If the lawyer has insurance and timely notifies the carrier it will defend and indemnify the lawyer. I handle lots of legal malpractice cases and many lawyers don't have insurance.
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If you file a lawsuit they must disclose the existence of insurance. If it is a firm then chances are they had insurance. Smaller firms and solos are less likely to carry insurance.
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It's possible for your attorney to not have insurance, it's not required.
You should speak to a legal malpractice attorney ASAP to discuss a possible case.
Joseph L. Ciaccio is a New York attorney with the Law Offices of Joseph M. Lichtenstein, P.C. (medicalattorneyny.com). The answers posted herein are not legal advice and do not create an attorney-client relationship.
Legal malpractice cases are traditionally more difficult than a conventional personal Injury case. I have been handling these types of cases for more than 30 years and essentially it is a "case within a case". That means that the underlying case must be proved, in addition to proving the malpractice of the lawyer. The failure to prove one or the other will cause the entitled claim to fail.
Before getting started, it is imperative that both claims be investigated and evaluated. The. Statute of limitations for the municipal claim is 1 year and 90 days and the legal malpractice claim has a 3 year statute. It is critical to know the exact nature of your lawyer's negligence before moving forward.
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Blowing a statute of limitation is a violation of a statute and is therefore in a category known as negligence per se. That is, the transgression in and of itself constitutes negligence. The next question is whether that negligence is a departure from good and accepted legal practice in New York. Any reasonable person will have to conclude, yes. The final inquiry in this chain is whether the malpractice is the proximate cause of your damages. Since you are forever barred from filing this lawsuit and the malpractice caused this bar, we have a putative causal connection but we do not yet have damages. To establish damages, one must prove that s/he would prevail in the underlying case.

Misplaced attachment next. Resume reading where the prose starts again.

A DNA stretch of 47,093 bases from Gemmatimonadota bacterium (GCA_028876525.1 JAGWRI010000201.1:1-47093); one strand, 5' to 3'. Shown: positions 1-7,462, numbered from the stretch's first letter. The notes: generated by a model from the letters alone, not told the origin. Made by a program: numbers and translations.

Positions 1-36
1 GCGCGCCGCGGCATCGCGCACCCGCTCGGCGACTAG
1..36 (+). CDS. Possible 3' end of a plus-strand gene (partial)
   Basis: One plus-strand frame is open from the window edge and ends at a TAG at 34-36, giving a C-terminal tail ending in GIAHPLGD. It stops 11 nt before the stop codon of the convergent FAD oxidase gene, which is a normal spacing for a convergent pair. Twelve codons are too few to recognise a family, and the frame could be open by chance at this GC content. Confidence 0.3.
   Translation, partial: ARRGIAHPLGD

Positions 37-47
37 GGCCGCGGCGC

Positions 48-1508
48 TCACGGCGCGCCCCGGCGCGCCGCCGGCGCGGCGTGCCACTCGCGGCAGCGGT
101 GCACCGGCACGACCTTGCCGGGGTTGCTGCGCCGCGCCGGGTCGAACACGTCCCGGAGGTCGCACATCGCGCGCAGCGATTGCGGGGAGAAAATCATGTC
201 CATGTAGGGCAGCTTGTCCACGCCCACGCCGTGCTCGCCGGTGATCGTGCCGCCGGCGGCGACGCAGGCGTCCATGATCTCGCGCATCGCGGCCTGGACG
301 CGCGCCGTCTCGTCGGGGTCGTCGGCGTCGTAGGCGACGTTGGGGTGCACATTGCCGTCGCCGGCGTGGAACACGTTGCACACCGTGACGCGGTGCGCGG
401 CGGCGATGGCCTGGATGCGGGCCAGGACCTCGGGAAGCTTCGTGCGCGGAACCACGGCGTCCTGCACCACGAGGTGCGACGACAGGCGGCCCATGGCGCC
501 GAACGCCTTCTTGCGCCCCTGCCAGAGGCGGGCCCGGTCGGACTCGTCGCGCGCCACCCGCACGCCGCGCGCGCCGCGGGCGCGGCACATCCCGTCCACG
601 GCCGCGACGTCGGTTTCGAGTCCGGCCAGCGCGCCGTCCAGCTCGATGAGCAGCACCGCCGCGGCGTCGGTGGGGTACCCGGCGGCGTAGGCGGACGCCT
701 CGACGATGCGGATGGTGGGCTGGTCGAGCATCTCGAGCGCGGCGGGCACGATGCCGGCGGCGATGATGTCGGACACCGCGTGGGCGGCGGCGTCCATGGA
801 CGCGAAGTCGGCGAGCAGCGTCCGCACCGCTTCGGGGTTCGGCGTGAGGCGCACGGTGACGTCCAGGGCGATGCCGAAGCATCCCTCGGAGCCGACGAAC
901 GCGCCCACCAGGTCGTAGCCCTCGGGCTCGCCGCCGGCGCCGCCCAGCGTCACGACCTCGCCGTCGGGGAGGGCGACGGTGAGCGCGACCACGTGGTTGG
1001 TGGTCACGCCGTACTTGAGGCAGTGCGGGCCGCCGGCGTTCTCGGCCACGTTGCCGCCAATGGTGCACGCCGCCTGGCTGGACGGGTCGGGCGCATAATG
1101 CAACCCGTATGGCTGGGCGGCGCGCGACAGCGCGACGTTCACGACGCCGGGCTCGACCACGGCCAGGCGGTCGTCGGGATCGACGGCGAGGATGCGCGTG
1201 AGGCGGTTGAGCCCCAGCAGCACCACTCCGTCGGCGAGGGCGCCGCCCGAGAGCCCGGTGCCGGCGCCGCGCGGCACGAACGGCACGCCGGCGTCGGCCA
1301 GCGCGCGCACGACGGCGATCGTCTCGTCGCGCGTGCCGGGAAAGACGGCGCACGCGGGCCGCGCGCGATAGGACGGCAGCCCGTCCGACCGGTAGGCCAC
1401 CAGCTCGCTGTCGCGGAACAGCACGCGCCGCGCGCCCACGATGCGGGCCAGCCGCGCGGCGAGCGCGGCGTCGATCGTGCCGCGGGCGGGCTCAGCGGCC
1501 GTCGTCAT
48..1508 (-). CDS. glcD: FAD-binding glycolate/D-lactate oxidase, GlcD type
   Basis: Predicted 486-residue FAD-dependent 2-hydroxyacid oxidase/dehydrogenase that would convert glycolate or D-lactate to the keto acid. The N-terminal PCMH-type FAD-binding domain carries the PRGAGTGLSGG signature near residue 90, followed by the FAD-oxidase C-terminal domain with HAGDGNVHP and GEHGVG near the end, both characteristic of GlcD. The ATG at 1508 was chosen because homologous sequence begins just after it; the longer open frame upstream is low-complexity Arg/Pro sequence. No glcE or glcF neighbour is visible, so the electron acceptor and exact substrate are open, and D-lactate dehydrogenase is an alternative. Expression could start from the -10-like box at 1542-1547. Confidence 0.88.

It takes a lawyer familiar with both the requirements of proving a malpractice case and proving the underlying case to do a proper job here. A trip and fall is no longer an easy case, even in Brooklyn. The de minimis defense and the open and obvious defense are prevailing more and more often. Juries are more cynical than ever. Picking a jury for a legal malpractice case involves, essentially, picking jurors for two cases. The rub is that a person may be a good juror for one branch of the case but not the other. Picking a jury in this context is partially about minimizing conflicts.
My point is, many claim to do malpractice and many do. You need a lawyer who understands the requirements of proving the malpractice case and proving the underlying tort (in this case) case.
I am a co-author of WEITZ ON AUTOMOBILE LITIGATION: THE NO FAULT HANDBOOK. The opinions expressed in this answer are not legal advice. These opinions are based on New York practice. We have no attorney-client relationship. conducting a conversation with me through the avvo comments section does not create an attorney-client relationship. I may be contacted at 212-553-9300.
While legal malpractice cases pose significant issues, letting a statute of limitations expire when you have a credible claim is indicative that you may have a case to pursue. Have a legal malpractice attorney retained and make sure claims are investigated not only against the attorney but also against both firms as well. I am sure that our firm and the other attorneys who responded to you would be glad to discuss your case.
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